Jaune Quick-to-See Smith

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Jaune Quick-to-See Smith
Born (1940-01-15) January 15, 1940 (age 82)
St. Ignatius Mission, Flathead Reservation, Montana, U.S.
NationalityConfederated Salish and Kootenai Tribes, American
EducationFramingham State College, University of New Mexico, Olympic College
Known forpainting, printmaking
Websitejaunequick-to-seesmith.com

Jaune Quick-to-See Smith (born 1940) is a Native American visual artist and curator. She is an enrolled member of the Confederated Salish and Kootenai Tribes and is also of Métis and Shoshone descent.[1] She is also an art educator, art advocate, and political activist. She has been prolific in her long career, and her work draws from a Native worldview and comments on American Indian identity, histories of oppression, and environmental issues.

In the mid-1970s, Smith gained prominence as a painter and printmaker,[2][3] and later she advanced her style and technique with collage, drawing, and mixed media. Her works have been widely exhibited and many are in the permanent collections of prominent art museums including the Museum of Modern Art, the Whitney Museum of American Art,[11] the Metropolitan Museum of Art, Denver Art Museum, and the Walker Art Center as well as the Smithsonian American Art Museum[12] and National Museum of Women in the Arts.[13] Her work has also been collected by New Mexico Museum of Art (Santa Fe)[14] and Albuquerque Museum,[15] both located in a landscape that has continually served as one of her greatest sources of inspiration. In 2020 the National Gallery of Art announced it had bought her painting I See Red: Target (1992), which thus became the first painting on canvas by a Native American artist in the gallery.[2]

Smith actively supports the Native arts community by organizing exhibitions and project collaborations, and she has also participated in national commissions for public works. She lives in Corrales, New Mexico, near the Rio Grande, with her family.

Biography[edit]

Early life[edit]

Jaune Quick-to-See Smith was born on January 15, 1940, in St. Ignatius Mission,[1] a small town on the Flathead Reservation on the Confederated Salish and Kootenai Indian Reservation, Montana. Her first name, Jaune, means "yellow" in French, pointing to her French-Cree ancestry. Her Indian name, "Quick-to-See," was given to her by her Shoshone grandmother as a sign of an ability to grasp things readily.[1]

As a child, Smith had an itinerant life. Her father, a single parent who traded horses and participated in rodeos,[3] frequently moved between several reservations as a horse trader.[4] As a result, Jaune lived in various places of the Pacific Northwest and California.[4] Growing up in poverty,[5] Smith worked alongside migrant workers in a Seattle farming community between the ages of eight and fifteen years old, when school was not in session.[4]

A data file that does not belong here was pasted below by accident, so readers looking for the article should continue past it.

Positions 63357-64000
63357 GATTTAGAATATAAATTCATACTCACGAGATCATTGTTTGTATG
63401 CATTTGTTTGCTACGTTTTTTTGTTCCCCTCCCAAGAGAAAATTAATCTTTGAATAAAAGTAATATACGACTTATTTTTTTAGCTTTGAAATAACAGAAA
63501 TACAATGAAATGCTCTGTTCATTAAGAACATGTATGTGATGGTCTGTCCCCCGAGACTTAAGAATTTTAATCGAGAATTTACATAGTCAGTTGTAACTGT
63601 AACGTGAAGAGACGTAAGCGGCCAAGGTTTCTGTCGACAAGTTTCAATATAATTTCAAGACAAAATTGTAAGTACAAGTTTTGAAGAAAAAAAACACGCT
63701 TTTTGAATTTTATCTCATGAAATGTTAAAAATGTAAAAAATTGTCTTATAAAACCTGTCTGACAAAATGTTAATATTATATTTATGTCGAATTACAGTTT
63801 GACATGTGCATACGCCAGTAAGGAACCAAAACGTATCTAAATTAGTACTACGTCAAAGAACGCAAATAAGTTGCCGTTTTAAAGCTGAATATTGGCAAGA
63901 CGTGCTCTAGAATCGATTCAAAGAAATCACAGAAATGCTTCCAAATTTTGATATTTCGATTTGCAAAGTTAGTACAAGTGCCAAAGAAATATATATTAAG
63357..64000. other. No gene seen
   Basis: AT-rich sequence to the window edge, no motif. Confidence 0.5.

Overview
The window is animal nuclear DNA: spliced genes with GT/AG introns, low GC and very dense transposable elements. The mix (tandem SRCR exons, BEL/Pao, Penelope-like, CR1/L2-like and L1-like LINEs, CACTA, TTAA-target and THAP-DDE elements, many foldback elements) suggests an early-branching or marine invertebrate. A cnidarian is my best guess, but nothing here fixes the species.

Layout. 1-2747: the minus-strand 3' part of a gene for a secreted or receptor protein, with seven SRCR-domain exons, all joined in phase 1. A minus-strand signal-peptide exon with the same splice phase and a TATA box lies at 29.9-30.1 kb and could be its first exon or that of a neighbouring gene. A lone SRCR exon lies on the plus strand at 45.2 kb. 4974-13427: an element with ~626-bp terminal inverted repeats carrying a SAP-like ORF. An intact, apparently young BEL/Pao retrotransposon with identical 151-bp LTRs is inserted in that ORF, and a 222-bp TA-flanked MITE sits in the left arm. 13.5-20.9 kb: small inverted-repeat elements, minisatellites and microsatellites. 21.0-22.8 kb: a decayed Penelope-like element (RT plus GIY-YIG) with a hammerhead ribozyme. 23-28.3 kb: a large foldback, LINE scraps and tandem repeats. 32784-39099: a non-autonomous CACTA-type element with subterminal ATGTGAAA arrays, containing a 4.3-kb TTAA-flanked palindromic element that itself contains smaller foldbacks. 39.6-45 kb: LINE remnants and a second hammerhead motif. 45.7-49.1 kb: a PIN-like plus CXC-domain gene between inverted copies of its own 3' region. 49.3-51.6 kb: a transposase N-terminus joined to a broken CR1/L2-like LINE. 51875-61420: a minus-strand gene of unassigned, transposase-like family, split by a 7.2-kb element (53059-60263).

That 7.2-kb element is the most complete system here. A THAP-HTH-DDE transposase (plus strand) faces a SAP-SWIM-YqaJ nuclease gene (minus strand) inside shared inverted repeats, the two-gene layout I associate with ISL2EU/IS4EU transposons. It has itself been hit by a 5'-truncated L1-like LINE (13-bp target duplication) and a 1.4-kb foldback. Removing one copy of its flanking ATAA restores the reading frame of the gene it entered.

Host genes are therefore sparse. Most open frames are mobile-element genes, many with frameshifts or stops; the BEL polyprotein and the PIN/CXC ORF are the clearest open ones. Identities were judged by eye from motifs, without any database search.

However, Smith knew very early on that she wanted to be an artist. She remembers drawing on the ground with sticks as a four-year old,[4] and in first grade, she recalls the first time she encountered tempera paints and crayons:

I loved the smell of them. It was a real awakening. I made a painting of children dancing around Mount Rainier. My teacher raved about it. Then with Valentine’s Day approaching, I painted red hearts all over the sky. … I see it as my first abstract painting."[4]

Education[edit]

In 1960, Smith began her formal art education in Washington State, earning an associate of arts degree from Olympic College in Bremerton and taking classes at the University of Washington in Seattle. Her education, however, was interrupted because she had to support herself through various jobs as a waitress, Head Start teacher, factory worker, domestic, librarian, janitor, veterinary assistant, and secretary.[4] In 1976, she completed a bachelor's degree in Art Education from Framingham State College, Massachusetts, and then moved to Albuquerque, New Mexico, to start graduate school at the University of New Mexico (UNM). Her initial attraction to the university was its comprehensive Native American studies program, but after applying three times and being successively turned down, she decided to continue taking classes and making art.[5] After an eventual exhibition at the Kornblee Gallery in New York City and its review in Art in America, she was finally accepted into the Department of Fine Arts at UNM[5] where in 1980 she graduated with a Masters in Art.[6] This liberal arts education formally introduced her to studies on the classical and contemporary arts, focusing on European and American artistic practices throughout the millennia, which served as her most influential point of access to the contemporary global art world.[9]

From this background of her childhood and formal arts education, Smith has actively negotiated Native and non-Native societies by navigating, merging, and being inspired by diverse cultures. She produces art that "follows the journey of [her] life as [she moves] through public art projects, collaborations, printmaking, traveling, curating, lecturing and tribal activities."[5] This work serves as a mode of visual communication, which she creatively and consciously composes in layers to bridge gaps between these two worlds[5] and to educate about social, political and environmental issues existing deeper than the surface.

Artistic style[edit]